Fighting Creek Nature Trail in the Smoky Mountains.

5. Fighting Creek Nature Trail

Trail Round Trip Length: 1.2 Miles
Trail Location: Great Smoky Mountain National Park Visitor Center
Trail Difficulty: Easy

With so many hikes to choose from, it can be difficult settling for just one. However, if you’re looking for a hike that’s fairly easy and accessible for all members of the family, then look no further than Fighting Creek Nature Trail. Perfect for those with children in tow or have limited mobility, this wonderfully scenic trail proceeds along a gentle grade. Hikers will get a chance to see a wild mix of trees -- including hickories, butternut, sweet birch, and pine -- and evidence of early mountain settlers all leading up to a clearing that’s home to one of the park’s historical showpieces: the John Ownby Cabin. Hikers are allowed to tour the cabin, admiring its craftsmanship while breathing in the air from the windswept pines.

Beacon Heights Asheville Trail in the Smoky Mountains.

6. Beacon Heights Asheville Trail

Trail Round Trip Length: 0.8 Miles
Trail Location: Blue Ridge Parkway
Trail Difficulty: Moderate

A journey to the Blue Ridge Parkway offers spectacular views of the southern ridge of the Appalachian Mountains and the Great Smoky Mountains. Closer to North Carolina, these blue-misted mountains are full of scenic beauty such as cascading waterfalls, rolling pastures, and gorges banked with beautiful wildflowers. One trail that’s definitely worth a hike for you and your family is the Beacon Heights Asheville Trail.

Erin Clarkson, a travel writer, blogger, and photographer, told TravelAwaits, “My family really enjoys hiking the Beacon Heights Overlook Trail along North Carolina's famous Blue Ridge Parkway. The trail is slightly less than one mile, but it's just steep enough to get your heart pumping! It's well-marked, and there are flat step-like rocks in many areas which make it easier to traverse.”

She went on to say, “The trail winds through a fairly heavily wooded area that looks particularly beautiful during the fall season as the leaves are changing colors. At the top of the trail, you'll find multiple flat rocky platform areas with views of the Blue Ridge Mountains that stretch for miles on end! The view is breathtaking! It's easily one of our favorite spots for picnicking while enjoying the fall colors.”

Clarkson said, “If you're traveling with someone who finds it difficult to climb, the adjoining Mountains to Sea Trail is flatter and winds through the lower wooded valley area. You'll find parking for both trails near the trailhead, which is directly off the main road.”

Boogerman Trail in Cataloochee Valley.

7. Boogerman Trail In Cataloochee Valley

Trail Round Trip Length: 7.4 Miles
Trail Location: Cove Creek Road
Trail Difficulty: Moderate To Difficult

If you’re the type of hiker who prefers fewer people and less disrupted nature, then you’re going to fall in love with the Cataloochee Valley. The valley is one of the most remote parts of Great Smoky Mountains National Park, but it's rich in mountain beauty and natural history. The valley is home to many wildlife species including elk, white-tailed deer, and black bears, and boasts plenty of hiking trails, including the Boogerman Trail. If a beautiful forest hike where you will see a diversity of plant life and hear the sound of gushing creeks flowing beneath a canopy of trees speaks to you, then you are going to love this trail.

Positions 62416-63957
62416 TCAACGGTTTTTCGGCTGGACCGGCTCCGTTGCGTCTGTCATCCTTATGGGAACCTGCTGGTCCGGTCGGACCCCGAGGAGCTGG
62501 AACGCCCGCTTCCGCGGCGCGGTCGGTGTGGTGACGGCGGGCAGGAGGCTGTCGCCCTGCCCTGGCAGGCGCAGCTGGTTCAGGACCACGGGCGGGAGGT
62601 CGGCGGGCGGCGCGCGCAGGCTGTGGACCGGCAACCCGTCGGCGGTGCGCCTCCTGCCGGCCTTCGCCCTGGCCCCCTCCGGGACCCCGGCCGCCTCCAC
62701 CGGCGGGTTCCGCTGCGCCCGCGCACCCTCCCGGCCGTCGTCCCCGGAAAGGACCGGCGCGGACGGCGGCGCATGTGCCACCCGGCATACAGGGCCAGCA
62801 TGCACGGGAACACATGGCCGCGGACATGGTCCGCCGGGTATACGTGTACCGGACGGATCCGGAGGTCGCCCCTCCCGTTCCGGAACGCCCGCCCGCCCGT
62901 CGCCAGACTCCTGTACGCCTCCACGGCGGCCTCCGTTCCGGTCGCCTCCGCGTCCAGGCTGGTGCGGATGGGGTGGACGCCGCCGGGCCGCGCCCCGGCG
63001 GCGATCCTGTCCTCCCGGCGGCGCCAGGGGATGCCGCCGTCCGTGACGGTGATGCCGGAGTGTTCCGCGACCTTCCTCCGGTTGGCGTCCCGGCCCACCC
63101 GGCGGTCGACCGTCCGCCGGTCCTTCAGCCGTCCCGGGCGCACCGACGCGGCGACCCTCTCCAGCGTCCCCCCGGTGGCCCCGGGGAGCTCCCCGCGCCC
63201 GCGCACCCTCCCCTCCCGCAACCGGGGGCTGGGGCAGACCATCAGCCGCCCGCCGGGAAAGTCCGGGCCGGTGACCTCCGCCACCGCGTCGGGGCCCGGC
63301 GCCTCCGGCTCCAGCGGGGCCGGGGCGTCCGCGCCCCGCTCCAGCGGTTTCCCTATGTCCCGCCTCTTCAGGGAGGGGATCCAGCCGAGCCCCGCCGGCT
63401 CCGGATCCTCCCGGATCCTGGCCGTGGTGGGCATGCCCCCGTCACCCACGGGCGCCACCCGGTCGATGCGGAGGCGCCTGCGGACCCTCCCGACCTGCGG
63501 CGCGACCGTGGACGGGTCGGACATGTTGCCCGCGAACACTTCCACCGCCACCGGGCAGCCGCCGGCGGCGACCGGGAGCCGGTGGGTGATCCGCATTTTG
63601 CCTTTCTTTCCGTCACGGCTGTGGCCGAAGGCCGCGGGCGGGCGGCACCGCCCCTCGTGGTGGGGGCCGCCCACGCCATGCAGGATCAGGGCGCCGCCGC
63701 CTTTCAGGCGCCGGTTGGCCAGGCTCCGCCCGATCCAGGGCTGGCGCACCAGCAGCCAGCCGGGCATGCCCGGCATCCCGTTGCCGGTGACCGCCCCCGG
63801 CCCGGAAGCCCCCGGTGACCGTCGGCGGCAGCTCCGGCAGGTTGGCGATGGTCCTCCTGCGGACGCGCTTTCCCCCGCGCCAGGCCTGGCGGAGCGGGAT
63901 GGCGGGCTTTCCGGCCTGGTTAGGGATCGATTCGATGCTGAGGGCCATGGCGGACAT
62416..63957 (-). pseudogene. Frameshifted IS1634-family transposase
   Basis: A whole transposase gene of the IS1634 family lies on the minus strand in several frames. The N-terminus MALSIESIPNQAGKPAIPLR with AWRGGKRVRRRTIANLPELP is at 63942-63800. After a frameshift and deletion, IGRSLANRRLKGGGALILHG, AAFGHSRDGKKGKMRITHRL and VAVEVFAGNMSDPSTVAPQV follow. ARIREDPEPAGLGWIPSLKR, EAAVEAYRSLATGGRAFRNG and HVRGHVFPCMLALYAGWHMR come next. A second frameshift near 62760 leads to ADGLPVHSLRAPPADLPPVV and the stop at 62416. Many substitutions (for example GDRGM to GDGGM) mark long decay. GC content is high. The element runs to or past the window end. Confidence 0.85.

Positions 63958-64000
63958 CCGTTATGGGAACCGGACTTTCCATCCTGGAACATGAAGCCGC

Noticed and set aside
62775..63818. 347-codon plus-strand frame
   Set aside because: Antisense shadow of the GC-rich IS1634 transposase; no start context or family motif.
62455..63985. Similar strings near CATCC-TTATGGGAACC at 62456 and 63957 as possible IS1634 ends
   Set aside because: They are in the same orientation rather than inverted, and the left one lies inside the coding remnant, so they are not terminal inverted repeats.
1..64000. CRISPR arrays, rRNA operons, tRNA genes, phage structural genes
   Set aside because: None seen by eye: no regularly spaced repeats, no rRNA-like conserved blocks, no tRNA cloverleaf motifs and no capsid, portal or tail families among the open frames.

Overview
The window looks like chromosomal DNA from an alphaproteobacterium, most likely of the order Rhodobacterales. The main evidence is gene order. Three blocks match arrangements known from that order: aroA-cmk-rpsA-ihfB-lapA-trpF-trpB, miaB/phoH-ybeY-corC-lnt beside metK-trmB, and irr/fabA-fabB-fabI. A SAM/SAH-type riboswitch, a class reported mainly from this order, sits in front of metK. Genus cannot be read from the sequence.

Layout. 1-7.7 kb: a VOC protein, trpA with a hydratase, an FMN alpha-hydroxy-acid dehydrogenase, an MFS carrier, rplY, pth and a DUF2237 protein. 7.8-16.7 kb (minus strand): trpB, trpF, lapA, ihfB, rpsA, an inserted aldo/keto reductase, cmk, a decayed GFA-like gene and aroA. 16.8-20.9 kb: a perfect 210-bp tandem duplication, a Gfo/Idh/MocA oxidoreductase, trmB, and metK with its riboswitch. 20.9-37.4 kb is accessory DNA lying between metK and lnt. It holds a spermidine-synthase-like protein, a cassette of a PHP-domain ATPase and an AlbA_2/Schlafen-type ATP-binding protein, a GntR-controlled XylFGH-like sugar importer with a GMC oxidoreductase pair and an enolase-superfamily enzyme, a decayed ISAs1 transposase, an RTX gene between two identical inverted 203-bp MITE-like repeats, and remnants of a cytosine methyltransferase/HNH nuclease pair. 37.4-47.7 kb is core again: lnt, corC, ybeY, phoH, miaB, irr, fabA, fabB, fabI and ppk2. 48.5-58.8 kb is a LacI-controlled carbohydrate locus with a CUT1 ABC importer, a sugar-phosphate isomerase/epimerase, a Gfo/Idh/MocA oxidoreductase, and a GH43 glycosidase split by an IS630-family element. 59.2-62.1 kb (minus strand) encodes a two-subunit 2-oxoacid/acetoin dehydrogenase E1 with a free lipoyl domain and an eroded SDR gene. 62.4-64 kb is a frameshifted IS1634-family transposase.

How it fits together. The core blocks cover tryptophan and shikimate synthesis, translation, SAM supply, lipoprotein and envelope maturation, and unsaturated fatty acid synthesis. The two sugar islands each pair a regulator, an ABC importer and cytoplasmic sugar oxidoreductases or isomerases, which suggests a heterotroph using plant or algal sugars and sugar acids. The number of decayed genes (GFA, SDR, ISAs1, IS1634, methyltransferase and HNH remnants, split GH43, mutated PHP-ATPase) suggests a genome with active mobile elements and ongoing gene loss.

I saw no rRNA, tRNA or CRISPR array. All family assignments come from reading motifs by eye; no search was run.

Joanna Scott, a representative of Visit NC Smokies, told TravelAwaits that the Cataloochee Valley is “the birthplace of a reintroduced elk population, which roams free. With several hiking trails, streams for fishing, and preserved buildings from the early 1900s, there is plenty to explore in Cataloochee Valley. For those interested in a moderate hike, Little Cataloochee Church Hike features cabins, cemeteries, wildflowers, and offers a good chance to see elk in the fields.” Don’t leave the Smoky Mountain region without visiting this hidden mountain gem.

Gregory Bald Trail in the Smoky Mountains.

8. Gregory Bald Trail

Trail Round Trip Length: 11.3 Miles
Trail Location: Cades Cove
Trail Difficulty: Strenuous

Last but certainly not least, Gregory Bald Trail. This trail has been crowned for having stunning views all year-round. It’s perhaps most famous for the spectacular flame azaleas that bloom on its summit. It’s like a secret garden, and hikers from all over the world come in early summer to stand in awe of one of the finest displays of flame azaleas in the world. Allow your eyes to gaze at an arresting mix of fire red, orange, salmon, yellow, white, and pink azaleas nestled together at the end of the hike. Can’t make it in June? Not to fret. With breathtaking views of Cades Cove and Fontana Lake, there’s an abundance of scenic wonderment in store, making this trail a wise choice year-round.